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Maritime Forum

Map of the Week – Day of the Seafarer and Maritime Traffic

This map shows the maritime traffic on the European seas. The vessel density is expressed as the number of hours per month that ships spent in each square kilometre.

This map shows the maritime traffic on the European seas. The vessel density is expressed as the number of hours per month that ships spent in each square kilometre.

Next week, on 25 June,  people around the world will celebrate the annual Day of the Seafarer (DotS) which is organised by the International Maritime Organisation (IMO) and acknowledged by the United Nations as an official observance day. Established in 2010, this special day aims to recognise the unique contributions made by seafarers globally to international seaborne trade, the global economy, and civil society. DotS highlights the essential role seafarers play in international trade and the world economy, often at great personal cost to themselves and their families. By encouraging governments, shipping organisations, companies, shipowners, and all other stakeholders to promote DotS, the intention is to increase public awareness of the importance of seafarers. This year, the campaign focuses on the seafarers' contributions to making the maritime sector a safer workplace, where seafarers are encouraged to share their best safety tips at sea.

The supply of goods and fuels is a cornerstone that sustains the global economy, with ocean shipping being the primary mode of transport for global trade. Approximately 90% of traded goods are carried by sea [1]. As of January 2023, the world's merchant fleet consisted of 105,500 vessels of at least 100 gross tons (gt), with 56,500 of these ships being over 1,000 gt [2]. The world fleet reached a carrying capacity of 2.3 billion deadweight tons (dwt) in January 2023 [2]. Seafarers are indispensable in maintaining and operating this vast fleet, without which the world economy would grind to a halt. Additionally, maritime transport is part of a broader economic cluster that includes shipbuilding, ports, terminals, and logistics services. These activities further generate significant economic value, jobs, and expertise in port cities. The map of this week shows maritime traffic in European seas in 2021. The vessel density is expressed as the number of hours per month that ships spent in each square kilometre. Understanding where vessel traffic occurs is pivotal for marine spatial planning (e.g. for offshore wind energy parks and subsea cables and pipelines) and for assessing the impact of human activities (e.g. fishing, offshore construction) on marine ecosystems. The map was calculated from a large dataset of Automatic Identification System (AIS) messages which contain the locations of the ship on-board transponders. This was done using a novel big data analysis workflow developed by the European Marine Observation and Data Network (EMODnet) Human Activities.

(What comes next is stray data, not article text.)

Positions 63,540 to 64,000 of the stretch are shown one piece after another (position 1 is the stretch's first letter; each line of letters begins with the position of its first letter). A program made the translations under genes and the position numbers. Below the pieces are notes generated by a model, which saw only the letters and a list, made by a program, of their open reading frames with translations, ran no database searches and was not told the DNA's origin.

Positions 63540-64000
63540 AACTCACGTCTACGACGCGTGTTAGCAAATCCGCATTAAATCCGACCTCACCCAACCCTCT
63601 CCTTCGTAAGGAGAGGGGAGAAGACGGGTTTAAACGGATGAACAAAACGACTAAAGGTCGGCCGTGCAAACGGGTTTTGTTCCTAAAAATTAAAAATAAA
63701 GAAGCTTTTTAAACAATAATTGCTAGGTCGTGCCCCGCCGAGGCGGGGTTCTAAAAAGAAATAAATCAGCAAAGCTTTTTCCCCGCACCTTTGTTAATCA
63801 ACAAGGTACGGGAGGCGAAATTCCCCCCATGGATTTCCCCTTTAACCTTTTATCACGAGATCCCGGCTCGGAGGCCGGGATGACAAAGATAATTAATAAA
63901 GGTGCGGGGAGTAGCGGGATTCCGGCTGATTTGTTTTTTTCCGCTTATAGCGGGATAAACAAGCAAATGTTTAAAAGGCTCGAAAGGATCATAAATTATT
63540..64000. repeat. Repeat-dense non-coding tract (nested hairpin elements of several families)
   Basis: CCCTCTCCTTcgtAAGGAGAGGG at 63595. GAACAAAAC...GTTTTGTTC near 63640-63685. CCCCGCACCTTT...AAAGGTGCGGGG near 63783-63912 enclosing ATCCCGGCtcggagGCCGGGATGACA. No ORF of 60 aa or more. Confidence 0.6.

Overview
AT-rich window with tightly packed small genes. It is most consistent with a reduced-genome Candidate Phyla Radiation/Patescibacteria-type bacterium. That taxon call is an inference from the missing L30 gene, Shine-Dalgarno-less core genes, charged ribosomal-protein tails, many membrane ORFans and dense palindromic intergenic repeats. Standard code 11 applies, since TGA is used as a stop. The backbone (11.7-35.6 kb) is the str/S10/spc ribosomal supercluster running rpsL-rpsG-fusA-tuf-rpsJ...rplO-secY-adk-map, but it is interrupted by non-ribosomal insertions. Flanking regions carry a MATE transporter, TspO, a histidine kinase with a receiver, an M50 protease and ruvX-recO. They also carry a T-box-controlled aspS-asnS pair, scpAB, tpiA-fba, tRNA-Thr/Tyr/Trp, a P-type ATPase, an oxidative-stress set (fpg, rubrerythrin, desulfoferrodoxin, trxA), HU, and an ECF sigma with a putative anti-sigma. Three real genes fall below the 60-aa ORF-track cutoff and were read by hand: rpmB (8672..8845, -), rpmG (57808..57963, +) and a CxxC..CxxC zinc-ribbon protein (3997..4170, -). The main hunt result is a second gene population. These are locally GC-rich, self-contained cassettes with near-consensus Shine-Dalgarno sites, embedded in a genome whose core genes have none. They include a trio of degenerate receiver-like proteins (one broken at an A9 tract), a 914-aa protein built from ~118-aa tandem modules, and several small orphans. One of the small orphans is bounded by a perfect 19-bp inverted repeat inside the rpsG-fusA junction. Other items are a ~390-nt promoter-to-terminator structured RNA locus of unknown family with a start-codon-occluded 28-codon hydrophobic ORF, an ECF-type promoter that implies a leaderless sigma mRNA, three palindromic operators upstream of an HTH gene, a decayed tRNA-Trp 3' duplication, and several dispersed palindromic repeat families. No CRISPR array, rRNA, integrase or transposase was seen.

Learn more about seafarers, and their safety at work:

  • The European maritime industry faces a growing shortage of European seafarers, in particular officers. Learn how the European Commission is fostering employment of European seafarers by making the shipping sector more attractive, especially for young people;
  • As the volume of maritime trading grows, total greenhouse emissions from this sector also increases. Explore how the maritime transport is working towards a more sustainable and zero-carbon shipping;
  • Piracy still poses threats to modern-day vessels and the crewmen on board. Read about IMO’s dedication to enhancing maritime security and combating piracy, and the United Nations’s effort in applying the Law of the Sea to protect international shipping;
  • The Council of the EU has revised its maritime security strategy and action plan last year. Understand how the EU promotes rules-based governance at sea and has given a boost to international cooperation;
  • Get involved in the DotS campaign by reading #SafetyTipsAtSea tips, stories and their importance!

As we celebrate the Day of the Seafarer, let us acknowledge the critical role these professionals play in our daily lives and the global economy. Their dedication and hard work ensure the smooth operation of international trade, contributing significantly to our world’s prosperity.


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The data in this map are provided by EMODnet.